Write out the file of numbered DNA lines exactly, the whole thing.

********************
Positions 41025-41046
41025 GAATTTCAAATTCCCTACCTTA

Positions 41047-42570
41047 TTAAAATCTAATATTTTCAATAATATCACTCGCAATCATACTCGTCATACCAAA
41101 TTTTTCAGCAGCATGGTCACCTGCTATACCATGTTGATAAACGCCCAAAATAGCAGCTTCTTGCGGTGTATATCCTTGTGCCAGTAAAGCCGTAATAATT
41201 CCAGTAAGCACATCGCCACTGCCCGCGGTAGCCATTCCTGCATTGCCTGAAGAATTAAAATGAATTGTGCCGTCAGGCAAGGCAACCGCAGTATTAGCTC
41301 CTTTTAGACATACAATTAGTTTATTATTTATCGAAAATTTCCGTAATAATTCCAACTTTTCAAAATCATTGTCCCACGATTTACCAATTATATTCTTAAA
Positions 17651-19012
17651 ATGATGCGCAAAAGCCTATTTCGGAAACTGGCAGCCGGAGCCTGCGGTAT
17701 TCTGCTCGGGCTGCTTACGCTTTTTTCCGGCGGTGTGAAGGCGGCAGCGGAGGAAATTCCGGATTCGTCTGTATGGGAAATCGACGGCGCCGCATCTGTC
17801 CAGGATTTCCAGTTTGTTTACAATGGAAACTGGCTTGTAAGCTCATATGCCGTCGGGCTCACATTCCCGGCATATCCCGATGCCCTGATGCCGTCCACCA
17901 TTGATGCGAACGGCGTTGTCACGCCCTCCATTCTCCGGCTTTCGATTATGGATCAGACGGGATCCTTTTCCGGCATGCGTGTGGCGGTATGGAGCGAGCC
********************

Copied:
Positions 41025-41046
41025 GAATTTCAAATTCCCTACCTTA

Positions 41047-42570
41047 TTAAAATCTAATATTTTCAATAATATCACTCGCAATCATACTCGTCATACCAAA
41101 TTTTTCAGCAGCATGGTCACCTGCTATACCATGTTGATAAACGCCCAAAATAGCAGCTTCTTGCGGTGTATATCCTTGTGCCAGTAAAGCCGTAATAATT
41201 CCAGTAAGCACATCGCCACTGCCCGCGGTAGCCATTCCTGCATTGCCTGAAGAATTAAAATGAATTGTGCCGTCAGGCAAGGCAACCGCAGTATTAGCTC
41301 CTTTTAGACATACAATTAGTTTATTATTTATCGAAAATTTCCGTAATAATTCCAACTTTTCAAAATCATTGTCCCACGATTTACCAATTATATTCTTAAA
Positions 17651-19012
17651 ATGATGCGCAAAAGCCTATTTCGGAAACTGGCAGCCGGAGCCTGCGGTAT
17701 TCTGCTCGGGCTGCTTACGCTTTTTTCCGGCGGTGTGAAGGCGGCAGCGGAGGAAATTCCGGATTCGTCTGTATGGGAAATCGACGGCGCCGCATCTGTC
17801 CAGGATTTCCAGTTTGTTTACAATGGAAACTGGCTTGTAAGCTCATATGCCGTCGGGCTCACATTCCCGGCATATCCCGATGCCCTGATGCCGTCCACCA
17901 TTGATGCGAACGGCGTTGTCACGCCCTCCATTCTCCGGCTTTCGATTATGGATCAGACGGGATCCTTTTCCGGCATGCGTGTGGCGGTATGGAGCGAGCC